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View Full Version : U.S. Issues Big Oil: To create jobs, let us drill more


Donger
09-07-2011, 08:37 AM
http://money.cnn.com/2011/09/07/news/economy/oil_jobs/index.htm?iid=Lead&hpt=hp_t1

NEW YORK (CNNMoney) -- With job creation taking center stage in American politics, the oil industry Wednesday made a pitch for drilling more widely. With looser restrictions, the industry says it could deliver 1.4 million new jobs, boost tax rolls by $800 billion, and increase domestic energy production almost 50%.

To hit those numbers, the industry would need to drill off the East and West Coasts, in waters off Florida's Gulf Coast, in Alaska's Arctic National Wildlife Refuge, and on most federal public land that's not a national park. These areas are currently off limits to drilling, except for some public land in these regions.

In addition, the industry says it would need approval to build new pipelines to facilitate a doubling of production from Canada's vast oil sands, a halt to the gradual tightening of rules governing shale gas development, and the preservation of favorable tax policies the industry currently enjoys.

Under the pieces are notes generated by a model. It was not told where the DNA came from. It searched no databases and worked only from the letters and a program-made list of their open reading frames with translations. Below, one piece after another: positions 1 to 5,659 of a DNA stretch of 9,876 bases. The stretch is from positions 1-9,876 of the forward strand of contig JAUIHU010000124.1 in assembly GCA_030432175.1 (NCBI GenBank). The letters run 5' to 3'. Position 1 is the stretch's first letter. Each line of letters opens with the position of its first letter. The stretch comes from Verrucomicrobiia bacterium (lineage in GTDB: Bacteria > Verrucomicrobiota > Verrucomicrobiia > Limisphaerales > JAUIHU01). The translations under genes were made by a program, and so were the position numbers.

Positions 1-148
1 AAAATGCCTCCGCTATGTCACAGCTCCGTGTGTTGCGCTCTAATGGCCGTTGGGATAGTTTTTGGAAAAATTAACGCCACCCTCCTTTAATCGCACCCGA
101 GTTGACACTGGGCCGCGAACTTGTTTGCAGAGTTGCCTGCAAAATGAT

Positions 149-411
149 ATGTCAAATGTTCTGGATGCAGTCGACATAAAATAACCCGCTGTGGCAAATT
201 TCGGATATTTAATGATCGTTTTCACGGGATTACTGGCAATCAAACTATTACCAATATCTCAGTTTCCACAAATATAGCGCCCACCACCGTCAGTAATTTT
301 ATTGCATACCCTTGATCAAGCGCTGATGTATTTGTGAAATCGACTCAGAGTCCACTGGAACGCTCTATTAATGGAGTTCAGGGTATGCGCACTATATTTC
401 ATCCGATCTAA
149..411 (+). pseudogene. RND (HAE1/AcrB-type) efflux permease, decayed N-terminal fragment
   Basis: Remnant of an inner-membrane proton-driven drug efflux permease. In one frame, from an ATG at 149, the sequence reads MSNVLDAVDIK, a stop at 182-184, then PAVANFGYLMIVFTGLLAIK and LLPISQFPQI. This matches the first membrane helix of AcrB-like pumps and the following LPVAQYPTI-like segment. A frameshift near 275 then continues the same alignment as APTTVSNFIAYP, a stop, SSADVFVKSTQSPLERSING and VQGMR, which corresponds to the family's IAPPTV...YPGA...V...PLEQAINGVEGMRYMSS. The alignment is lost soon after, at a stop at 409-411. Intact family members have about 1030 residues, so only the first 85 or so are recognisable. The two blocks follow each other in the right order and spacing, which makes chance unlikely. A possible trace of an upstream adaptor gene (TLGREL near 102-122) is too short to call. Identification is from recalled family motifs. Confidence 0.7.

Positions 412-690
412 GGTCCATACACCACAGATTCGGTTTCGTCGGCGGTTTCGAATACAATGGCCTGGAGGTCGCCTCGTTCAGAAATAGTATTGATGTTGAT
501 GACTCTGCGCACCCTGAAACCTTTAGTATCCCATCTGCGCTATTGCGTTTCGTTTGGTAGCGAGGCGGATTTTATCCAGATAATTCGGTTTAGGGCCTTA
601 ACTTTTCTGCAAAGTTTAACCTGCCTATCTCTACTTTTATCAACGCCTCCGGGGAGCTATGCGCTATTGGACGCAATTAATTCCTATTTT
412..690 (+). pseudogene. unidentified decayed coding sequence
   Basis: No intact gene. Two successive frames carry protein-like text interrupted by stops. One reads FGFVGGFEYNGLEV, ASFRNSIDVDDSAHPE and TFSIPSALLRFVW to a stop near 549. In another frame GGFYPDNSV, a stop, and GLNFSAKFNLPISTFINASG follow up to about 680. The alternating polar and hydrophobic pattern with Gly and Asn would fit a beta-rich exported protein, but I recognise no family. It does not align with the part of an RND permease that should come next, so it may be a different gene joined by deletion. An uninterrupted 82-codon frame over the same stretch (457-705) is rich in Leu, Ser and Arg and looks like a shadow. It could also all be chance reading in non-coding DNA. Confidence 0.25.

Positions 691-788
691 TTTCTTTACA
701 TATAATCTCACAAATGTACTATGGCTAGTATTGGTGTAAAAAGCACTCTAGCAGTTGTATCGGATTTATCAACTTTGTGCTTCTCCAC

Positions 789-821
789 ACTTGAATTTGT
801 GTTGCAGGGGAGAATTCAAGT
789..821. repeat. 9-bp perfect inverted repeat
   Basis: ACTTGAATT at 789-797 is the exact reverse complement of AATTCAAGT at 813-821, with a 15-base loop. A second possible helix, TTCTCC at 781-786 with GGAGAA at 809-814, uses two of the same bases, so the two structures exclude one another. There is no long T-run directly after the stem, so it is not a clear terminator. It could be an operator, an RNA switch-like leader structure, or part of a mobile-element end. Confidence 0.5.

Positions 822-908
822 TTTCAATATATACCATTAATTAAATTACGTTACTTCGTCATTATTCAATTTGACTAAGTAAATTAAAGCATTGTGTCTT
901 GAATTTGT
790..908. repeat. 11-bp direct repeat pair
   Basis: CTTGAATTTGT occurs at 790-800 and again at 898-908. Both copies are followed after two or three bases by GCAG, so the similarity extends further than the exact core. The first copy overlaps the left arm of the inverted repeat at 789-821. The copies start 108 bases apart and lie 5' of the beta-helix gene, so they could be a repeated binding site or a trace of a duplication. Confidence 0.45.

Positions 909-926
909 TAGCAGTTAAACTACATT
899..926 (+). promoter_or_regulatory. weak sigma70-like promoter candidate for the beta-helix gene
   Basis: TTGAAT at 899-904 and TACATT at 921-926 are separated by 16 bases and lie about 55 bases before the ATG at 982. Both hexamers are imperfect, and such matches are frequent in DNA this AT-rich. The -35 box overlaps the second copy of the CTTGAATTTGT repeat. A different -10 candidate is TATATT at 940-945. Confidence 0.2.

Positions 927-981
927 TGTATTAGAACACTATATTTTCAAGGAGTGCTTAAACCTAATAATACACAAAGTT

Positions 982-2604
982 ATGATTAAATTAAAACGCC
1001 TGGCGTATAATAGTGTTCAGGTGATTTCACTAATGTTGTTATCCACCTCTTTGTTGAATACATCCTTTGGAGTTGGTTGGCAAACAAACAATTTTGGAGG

"Poll after poll shows that job creation is the top concern of most Americans," American Petroleum Institute President Jack Gerard said in a letter to President Obama. "We provide more than energy; we offer real-world solutions that will create jobs, strengthen our energy security and generate significant government revenue without raising taxes."

The industry has long sought more places to drill and less regulation, and it's hoping this latest report will find a receptive ear among lawmakers struggling with a sputtering economy.

HonestChieffan
09-07-2011, 08:45 AM
Ideas like this need to come through the planners.

suzzer99
09-07-2011, 10:12 AM
No one's holding them back from drilling on all the leases they currently have, which were all cherry-picked to be the most promising (except for ANWR and Yellowstone etc). This is pure opportunistic PR.

Donger
09-07-2011, 10:16 AM
No one's holding them back from drilling on all the leases they currently have, which were all cherry-picked to be the most promising (except for ANWR and Yellowstone etc). This is pure opportunistic PR.

Ummm, they are drilling on those leases.

suzzer99
09-07-2011, 10:26 AM